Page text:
By Caroline Daniel

In United States v. Cain, an unpublished opinion released today, the Fourth Circuit affirmed Lenny Cain’s guilty verdict.  Cain was charged with: (1) conspiracy to distribute and to possess with intent to distribute oxycodone and (2) possession with intent to distribute oxycodone, and aiding and abetting.

One of the issues Cain appealed involved the use of the word “slight” in the jury instructions.  The instructions involved Cain’s conspiracy conviction, and read: “[a] defendant’s connection to the conspiracy can be slight” and “the Defendant must have participated in some way, however, slight, with knowledge of at least some of the purposes or objectives of the conspiracy and with the intention of aiding in the accomplishment of those unlawful ends.”  Cain contended that the court’s use of the word “slight” in this context created the risk of confusing the jury.  He argued that because the instructions included this word, the jurors potentially believed the burden of proof to be less than “beyond a reasonable doubt.”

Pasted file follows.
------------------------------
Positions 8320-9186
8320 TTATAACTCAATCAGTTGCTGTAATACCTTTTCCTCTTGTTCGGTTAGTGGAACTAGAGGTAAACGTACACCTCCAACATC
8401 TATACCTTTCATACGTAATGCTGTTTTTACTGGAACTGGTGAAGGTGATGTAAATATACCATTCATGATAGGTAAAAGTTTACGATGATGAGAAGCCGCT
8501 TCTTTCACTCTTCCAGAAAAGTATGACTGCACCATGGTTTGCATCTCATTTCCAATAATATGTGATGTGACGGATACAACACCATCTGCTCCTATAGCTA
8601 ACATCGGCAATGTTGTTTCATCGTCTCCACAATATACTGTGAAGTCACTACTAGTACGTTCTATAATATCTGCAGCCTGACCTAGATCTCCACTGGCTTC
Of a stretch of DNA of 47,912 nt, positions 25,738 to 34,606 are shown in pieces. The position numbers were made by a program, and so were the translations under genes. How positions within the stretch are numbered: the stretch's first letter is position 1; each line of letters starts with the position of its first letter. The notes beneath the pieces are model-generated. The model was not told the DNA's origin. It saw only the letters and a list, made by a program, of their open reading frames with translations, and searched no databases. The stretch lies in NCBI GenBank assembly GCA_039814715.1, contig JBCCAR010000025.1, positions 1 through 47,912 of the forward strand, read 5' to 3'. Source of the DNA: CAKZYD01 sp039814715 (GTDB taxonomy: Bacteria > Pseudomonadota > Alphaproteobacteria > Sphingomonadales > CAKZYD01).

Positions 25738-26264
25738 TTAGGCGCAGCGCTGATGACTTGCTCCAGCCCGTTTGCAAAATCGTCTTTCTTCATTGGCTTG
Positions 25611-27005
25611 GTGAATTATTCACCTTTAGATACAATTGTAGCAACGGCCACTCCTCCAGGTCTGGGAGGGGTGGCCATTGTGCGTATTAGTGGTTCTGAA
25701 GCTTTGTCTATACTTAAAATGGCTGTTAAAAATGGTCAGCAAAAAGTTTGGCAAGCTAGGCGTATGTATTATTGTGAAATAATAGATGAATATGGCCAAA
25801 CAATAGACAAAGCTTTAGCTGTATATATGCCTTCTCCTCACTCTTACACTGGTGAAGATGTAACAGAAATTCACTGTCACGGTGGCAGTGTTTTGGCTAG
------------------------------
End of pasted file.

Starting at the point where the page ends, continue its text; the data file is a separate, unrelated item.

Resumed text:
Reviewing the issue de novo, the Fourth Circuit dismissed this argument.  The Court reviewed the jury instructions as a whole instead of piece by piece.  In addition to the use of the word “slight,” the jury instructions also emphasized that the applicable burden of proof was “beyond a reasonable doubt.”  The Court held that the district court had correctly applied and explained the applicable law.  It cited United States v. Allen, a case in which the Fourth Circuit had determined that evidence linking a Defendant to an established conspiracy need only be slight.

Cain also appealed his conviction based on: the district court’s response to a juror’s question; the district court’s denial of his proffered jury instructions; the type evidence admitted; the district court judge’s questions in trial; and insufficient evidence.  The Fourth Circuit upheld his conviction on all counts.